Butler students work to increase awareness of the racial disparities across campus. Graphic by Abby Hoehn.
GABI MORANDO | ASSISTANT NEWS EDITOR | firstname.lastname@example.org
For almost three years, junior economics major Braxton Martorano — along with Donald Crocker, Camryn Ellison and Emily Fales — has worked to bridge the gap between white students and students of color at Butler. The undergraduate research project, “Shaping Perspectives: Sharing Stories to Build Racial Allyship” began when Martorano found himself in anthropology professor Dr. Tom Mould’s first year seminar, The Power of Everyday Stories.
Originally from Michigan City, Indiana, Martorano described his hometown as being very racially diverse. Different from his ethnically rich upbringing, Martorano had a lot to adjust to when he moved for high school to a predominantly white area as a white student. Although he made great friends, Martorano said his high school peers had skewed perspectives on race — something Martorano felt prompted to talk about, but struggled to execute.
Martorano saw a similar dynamic at Butler to what he struggled with in high school, and again felt called to take action against the racial inequalities across campus.
After hearing how persuasive stories can be in Mould’s class, Martorano frequently visited Mould’s office to discuss how the principles from class could be applied to the interracial dialogue he had been wanting to implement for so long.
However, the ongoing visits abruptly stopped when Martorano and the rest of Butler was sent home due to the COVID-19 pandemic in March of 2020. While stuck at home, Martorano came across a project by Chicago photographer Tonika Johnson. Johnson’s project Folded Map photographed and interviewed Chicago natives who had identical addresses on opposite sides of the city to show the inequalities between the more affluent North side and the less privileged South side of the city.
When he saw the impact stories could have to combat racial inequalities, Martorano finally felt like he had a way to convey the message he had been struggling to share for years.
“All of this thought of the project was still in my mind that summer, and when I read [Folded Map], and I was like, ‘Okay, it’s done,’” Marorano said. “I emailed Dr. Tom [Mould] in the middle of July and I was like, ‘I’m in. I don’t know what it’s gonna look like or how we’re going to do this, but I’m in.’”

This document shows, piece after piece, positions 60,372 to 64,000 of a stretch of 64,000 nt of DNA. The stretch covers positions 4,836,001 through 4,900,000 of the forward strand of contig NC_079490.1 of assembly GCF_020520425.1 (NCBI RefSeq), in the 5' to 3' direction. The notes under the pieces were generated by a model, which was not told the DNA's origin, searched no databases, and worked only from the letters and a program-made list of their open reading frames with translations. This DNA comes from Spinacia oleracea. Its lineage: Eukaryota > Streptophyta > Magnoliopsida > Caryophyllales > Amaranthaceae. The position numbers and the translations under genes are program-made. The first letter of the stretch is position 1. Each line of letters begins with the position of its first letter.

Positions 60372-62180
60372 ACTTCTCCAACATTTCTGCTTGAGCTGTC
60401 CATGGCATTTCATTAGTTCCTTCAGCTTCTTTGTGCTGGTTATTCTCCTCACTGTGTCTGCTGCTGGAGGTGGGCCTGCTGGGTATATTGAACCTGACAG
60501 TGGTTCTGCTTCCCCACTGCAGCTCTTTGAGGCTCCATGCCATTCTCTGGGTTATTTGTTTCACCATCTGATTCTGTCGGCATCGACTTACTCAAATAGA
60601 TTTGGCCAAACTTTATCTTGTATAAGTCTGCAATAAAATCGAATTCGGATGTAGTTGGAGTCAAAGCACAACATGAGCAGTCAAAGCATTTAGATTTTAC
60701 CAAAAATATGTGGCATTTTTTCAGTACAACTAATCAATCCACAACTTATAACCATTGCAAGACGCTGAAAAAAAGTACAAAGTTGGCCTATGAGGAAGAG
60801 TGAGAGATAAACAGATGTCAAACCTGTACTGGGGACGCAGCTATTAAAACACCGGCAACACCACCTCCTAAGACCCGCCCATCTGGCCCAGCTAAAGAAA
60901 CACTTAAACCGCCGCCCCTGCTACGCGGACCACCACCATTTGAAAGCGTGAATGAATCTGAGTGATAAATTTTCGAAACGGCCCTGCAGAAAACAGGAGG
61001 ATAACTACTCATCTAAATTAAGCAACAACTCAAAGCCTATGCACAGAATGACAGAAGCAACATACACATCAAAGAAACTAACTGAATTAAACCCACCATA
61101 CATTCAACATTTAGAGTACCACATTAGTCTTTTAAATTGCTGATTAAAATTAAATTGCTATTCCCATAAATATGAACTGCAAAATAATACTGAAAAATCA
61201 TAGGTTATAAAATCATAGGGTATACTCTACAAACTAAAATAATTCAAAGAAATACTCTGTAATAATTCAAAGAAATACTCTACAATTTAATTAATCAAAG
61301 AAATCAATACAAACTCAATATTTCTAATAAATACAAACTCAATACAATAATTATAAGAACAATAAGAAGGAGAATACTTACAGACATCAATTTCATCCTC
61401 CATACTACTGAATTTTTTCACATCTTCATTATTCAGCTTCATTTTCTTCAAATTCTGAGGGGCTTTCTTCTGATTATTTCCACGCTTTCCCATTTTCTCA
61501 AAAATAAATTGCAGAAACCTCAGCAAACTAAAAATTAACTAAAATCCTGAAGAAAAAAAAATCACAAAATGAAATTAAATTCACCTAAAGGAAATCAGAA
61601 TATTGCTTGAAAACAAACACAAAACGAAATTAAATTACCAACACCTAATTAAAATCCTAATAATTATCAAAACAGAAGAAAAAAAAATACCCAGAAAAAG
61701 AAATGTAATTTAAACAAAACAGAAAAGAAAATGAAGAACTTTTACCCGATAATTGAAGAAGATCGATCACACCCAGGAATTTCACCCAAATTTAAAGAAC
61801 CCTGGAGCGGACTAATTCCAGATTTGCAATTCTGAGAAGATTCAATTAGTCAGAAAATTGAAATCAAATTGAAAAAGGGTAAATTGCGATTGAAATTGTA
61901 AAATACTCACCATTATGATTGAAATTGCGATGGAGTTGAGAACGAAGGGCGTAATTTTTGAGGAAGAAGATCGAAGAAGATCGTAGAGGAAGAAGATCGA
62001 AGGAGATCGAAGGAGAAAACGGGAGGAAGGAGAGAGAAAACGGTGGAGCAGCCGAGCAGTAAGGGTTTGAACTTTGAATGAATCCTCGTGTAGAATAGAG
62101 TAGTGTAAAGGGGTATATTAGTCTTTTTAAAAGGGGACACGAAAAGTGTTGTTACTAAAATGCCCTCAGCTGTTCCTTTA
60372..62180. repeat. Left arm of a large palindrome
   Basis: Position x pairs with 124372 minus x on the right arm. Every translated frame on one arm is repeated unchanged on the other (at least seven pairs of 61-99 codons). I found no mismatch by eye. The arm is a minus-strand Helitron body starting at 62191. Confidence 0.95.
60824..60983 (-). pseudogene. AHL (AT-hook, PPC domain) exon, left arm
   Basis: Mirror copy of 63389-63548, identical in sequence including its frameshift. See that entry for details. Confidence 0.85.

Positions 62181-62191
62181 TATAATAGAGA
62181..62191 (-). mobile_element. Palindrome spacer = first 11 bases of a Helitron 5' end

By being “in,” Martorano meant was ready to commit to starting his undergraduate research project that would later turn into the workshop that is being presented across campus today.
After returning to campus as a sophomore, Martorano began working on the project with Donald Crocker, a student who has since transferred, and later, senior anthropology major Cameron Ellison.
Mould knew, considering the content of the project, it was important to have a collection of perspectives on the team. As students of color, both Crocker and Ellison brought necessary vantage points to the project.
“One of the key parts of the project [is that] we wanted to make sure that it had some representation across Butler’s student body, particularly in terms of racial and ethnic identities,” Mould said. “This had to be a collaborative project; it couldn’t just be driven by one person and advised by me … We really wanted to have diverse voices in there.”
After researching and reading about their topic, Martorano and Ellison began conducting discussions with both white students and students of color. They asked the groups of students the same series of questions.
The questions Martorano and Ellison asked participants began conversationally. More general questions like “How is social life at Butler?” then progressed to be more racially-focused questions such as “How often do you find yourself in a room with somebody that looks like you, or doesn’t look like you?” Martorano said he and Ellison found that the Butler experience is very inconsistent depending on the color of one’s skin.
As someone who has had first-hand experiences with racial disparities on campus, this project hits close to home for Ellison. Especially during her first year at Butler, Ellison remembers how she would be treated differently as a woman of color in social settings.
Ellison has gone to predominantly white schools her whole life, and she said that although she has become accustomed to the experience, she is still frustrated by the lack of understanding by some of her peers. Hearing the stories of other students on campus helped Ellison see that she isn’t alone.
“Just to interview those students that I did and learn about their experiences makes me feel like, ‘Ok I’m not alone, I haven’t been the only one to experience these macro, microaggressions,’” Ellison said. “There have been, in some cases, worse aggressions that those students have experienced, so it just kind of makes me feel like I belong in this community.”